In early 2020 when the United States under the Trump administration opened direct talks with the Taliban, many mainstream American media began to paint a new image of the Taliban. In February the same year, the New York Times published an opinion piece under the name of Sirajuddin Haqqani, the then-head of Haqqani network and current minister of interior affairs of the regime. In the write-up, Siraj talked on a range of issues including future challenges, inclusiveness of the government, respect of international conventions, and women’s rights albeit within the principles of Islam.
Taliban rule has evidently produced losers and winners. With the regime barring women from work and girls from higher education, the situation of women in Afghanistan is a forgotten tragedy. Ever since August 2021, the Taliban have tightened a series of draconian enforcements such as the ban on women from travel without a mahram—a chaperon—, girls ban from higher education, women from work, and public floggings that often take place across the country. The most shocking phenomenon that often makes headlines in the country is the rate of suicide among women. Though suicide, an act religiously forbidden by Islam, in most cases remain hidden in Afghanistan, the report shows an unprecedented increase in the suicide rate, notably among women under Taliban rule. A few brave women who took to the streets in the aftermath of the Taliban return demanding rights to education and work were silenced bit by bit. Women who were detained by the regime recount shattering stories of torture, abuse and in some cases forced marriage with young Taliban commanders.
The plight of women in Afghanistan gets worse as they do not have a unified voice against a barbarian regime that in one hand fears their presence in public domain and on the other hand excludes them from social lives without any consequential prospects. With the Western governments preoccupied with war in Ukraine, the question of Afghanistan and the situation of women in the country do not interest politicians on international stage. Exactly like Afghanistan, the country’s women have been taken as hostages by a regime that seeks to use population as a bargaining chip in the political game of foreign aid and possible recognition.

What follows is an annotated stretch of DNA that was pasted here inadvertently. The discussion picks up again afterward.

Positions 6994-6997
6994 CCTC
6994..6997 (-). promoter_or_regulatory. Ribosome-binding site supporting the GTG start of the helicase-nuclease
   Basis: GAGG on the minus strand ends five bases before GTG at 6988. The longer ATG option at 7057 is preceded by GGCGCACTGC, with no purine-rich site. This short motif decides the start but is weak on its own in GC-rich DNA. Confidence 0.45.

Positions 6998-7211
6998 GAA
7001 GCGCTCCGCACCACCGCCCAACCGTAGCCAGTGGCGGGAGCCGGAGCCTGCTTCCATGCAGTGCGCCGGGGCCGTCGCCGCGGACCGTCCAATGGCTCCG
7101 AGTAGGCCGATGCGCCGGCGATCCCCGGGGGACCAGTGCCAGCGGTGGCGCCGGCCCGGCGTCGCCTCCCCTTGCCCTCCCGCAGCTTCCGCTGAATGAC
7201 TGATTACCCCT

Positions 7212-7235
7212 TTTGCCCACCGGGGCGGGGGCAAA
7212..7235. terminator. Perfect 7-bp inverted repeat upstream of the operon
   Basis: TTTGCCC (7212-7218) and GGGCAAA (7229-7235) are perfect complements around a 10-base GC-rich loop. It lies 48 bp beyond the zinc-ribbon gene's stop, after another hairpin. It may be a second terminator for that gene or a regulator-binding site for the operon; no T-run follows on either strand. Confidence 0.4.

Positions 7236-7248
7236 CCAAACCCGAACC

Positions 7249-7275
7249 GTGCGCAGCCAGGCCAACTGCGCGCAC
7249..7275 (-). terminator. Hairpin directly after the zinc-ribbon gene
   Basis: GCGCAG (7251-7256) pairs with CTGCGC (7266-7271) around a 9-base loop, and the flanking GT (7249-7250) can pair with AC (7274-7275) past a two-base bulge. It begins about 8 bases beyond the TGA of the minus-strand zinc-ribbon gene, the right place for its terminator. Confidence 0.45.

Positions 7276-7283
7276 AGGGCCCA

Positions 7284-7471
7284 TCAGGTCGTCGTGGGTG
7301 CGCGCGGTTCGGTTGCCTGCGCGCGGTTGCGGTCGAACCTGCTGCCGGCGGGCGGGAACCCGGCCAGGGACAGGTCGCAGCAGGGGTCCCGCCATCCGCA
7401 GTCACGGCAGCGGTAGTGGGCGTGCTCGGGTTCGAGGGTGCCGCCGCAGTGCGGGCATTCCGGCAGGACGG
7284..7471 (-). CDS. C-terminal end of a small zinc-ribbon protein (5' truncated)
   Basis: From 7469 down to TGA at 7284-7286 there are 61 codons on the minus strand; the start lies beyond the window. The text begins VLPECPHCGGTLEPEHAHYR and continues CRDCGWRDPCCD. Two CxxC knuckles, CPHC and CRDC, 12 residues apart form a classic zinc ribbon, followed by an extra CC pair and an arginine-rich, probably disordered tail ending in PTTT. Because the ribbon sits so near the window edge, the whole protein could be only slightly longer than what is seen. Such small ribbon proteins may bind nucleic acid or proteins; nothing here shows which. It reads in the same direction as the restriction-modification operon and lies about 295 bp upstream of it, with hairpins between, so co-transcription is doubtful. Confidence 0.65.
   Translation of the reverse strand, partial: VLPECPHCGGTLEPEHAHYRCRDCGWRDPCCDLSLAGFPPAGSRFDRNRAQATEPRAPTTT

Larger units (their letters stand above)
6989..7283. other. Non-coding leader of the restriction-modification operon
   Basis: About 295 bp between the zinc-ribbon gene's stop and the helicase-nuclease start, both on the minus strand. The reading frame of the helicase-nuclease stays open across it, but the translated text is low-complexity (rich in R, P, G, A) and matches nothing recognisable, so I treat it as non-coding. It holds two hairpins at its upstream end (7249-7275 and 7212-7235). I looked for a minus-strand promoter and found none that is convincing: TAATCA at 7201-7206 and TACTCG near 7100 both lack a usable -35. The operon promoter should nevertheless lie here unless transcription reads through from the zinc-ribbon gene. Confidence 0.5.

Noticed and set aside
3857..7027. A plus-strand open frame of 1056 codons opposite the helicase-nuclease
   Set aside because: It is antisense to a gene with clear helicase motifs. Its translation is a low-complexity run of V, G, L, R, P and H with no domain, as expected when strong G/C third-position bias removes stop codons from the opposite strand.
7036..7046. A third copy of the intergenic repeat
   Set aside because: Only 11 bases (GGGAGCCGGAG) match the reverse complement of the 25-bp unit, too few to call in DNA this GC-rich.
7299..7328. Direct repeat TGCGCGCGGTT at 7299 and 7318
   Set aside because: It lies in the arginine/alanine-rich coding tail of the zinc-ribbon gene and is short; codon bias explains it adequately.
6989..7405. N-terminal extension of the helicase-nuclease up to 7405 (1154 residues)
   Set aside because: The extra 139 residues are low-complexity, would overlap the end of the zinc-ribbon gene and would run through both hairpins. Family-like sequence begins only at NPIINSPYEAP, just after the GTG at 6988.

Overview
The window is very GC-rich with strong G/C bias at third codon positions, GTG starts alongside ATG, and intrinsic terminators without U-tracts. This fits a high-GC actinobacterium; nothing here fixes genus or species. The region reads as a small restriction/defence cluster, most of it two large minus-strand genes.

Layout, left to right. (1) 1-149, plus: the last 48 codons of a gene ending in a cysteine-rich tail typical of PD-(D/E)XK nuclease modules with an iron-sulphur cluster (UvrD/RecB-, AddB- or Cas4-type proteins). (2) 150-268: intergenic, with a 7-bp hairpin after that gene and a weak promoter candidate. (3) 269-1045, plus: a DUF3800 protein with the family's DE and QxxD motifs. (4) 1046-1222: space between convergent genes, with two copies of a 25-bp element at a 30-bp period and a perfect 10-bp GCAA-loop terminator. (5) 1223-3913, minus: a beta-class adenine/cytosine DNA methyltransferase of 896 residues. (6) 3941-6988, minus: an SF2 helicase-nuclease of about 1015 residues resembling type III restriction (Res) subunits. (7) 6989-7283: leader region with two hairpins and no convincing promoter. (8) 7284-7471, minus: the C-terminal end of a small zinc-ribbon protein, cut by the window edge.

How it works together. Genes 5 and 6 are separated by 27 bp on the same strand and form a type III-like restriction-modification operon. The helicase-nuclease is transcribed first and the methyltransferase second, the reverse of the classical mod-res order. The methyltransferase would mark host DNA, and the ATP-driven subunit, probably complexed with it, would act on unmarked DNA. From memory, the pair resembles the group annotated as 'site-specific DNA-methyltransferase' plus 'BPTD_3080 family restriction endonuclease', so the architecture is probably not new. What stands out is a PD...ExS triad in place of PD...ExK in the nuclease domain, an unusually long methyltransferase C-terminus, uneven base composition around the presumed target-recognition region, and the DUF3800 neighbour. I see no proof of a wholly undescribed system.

Taliban apologists on international stages seek to smokescreen the realities, notably the situation of women, and make a dishonest argument. To channel foreign aid to the regime’s begging bowl, they say that it is the hardliner circle within the regime that hinders progress and creates stumbling blocks against women rights to education and work while tempting to turn a blind eye on the dogged stubbornness of Taliban ideology and the rigid vice and virtue policy of the outfit.
Between the regime’s vice and virtue policy, life gets harder for women as the Taliban struggle to consolidate their grip over the population in cities. More misery looms for women in Afghanistan as the Taliban struggle to govern. Under the Taliban rule, the fate of women who are the primary losers in the aftermath of Taliban comeback to power continues to be a forgotten tragedy.
Yet in the region, many governments try to save the regime in power. The Pakistanis officially treat it as a “caretaker government”. Last week in a pure act of appeasement, the Islamic government of Iran handed over the charge of the Afghan embassy to the Taliban. Erdogan’s Turkiye will continue to play both sides. China, Japan, and Russia prefer not to risk their relationships with the regime on the issue of women’s rights. The gulf states continue to support the regime both morally and technically.
Though rights organizations headquartered in the West continue to maintain business as usual in Afghanistan public opinion and policymakers are divided in Western countries in terms of the future prospects in the country. As these rights organizations worry that the Taliban regime may resort to extreme violence to fully silence the whole women population, many in Europe and in the United States are convinced that Taliban restrictions on women is a century-old Afghan tradition that must be respected within its context.
Since the Taliban seized power in August 2021 and American troops left Kabul, the country plunged into the abyss of despair, ignorance, and loneliness. Almost the entire population is living in despair and poverty. The regime feeds its soldiers and supporters with ignorance and illusion. Women pay it to the fullest. With the regime’s police back on the city streets, the women of Afghanistan realize they are left alone and have nowhere to turn. They also know that a regime that depends on illusion and guns will not last long.
(Asad Kosha is an editor for Outlook India from Afghanistan now living in exile.)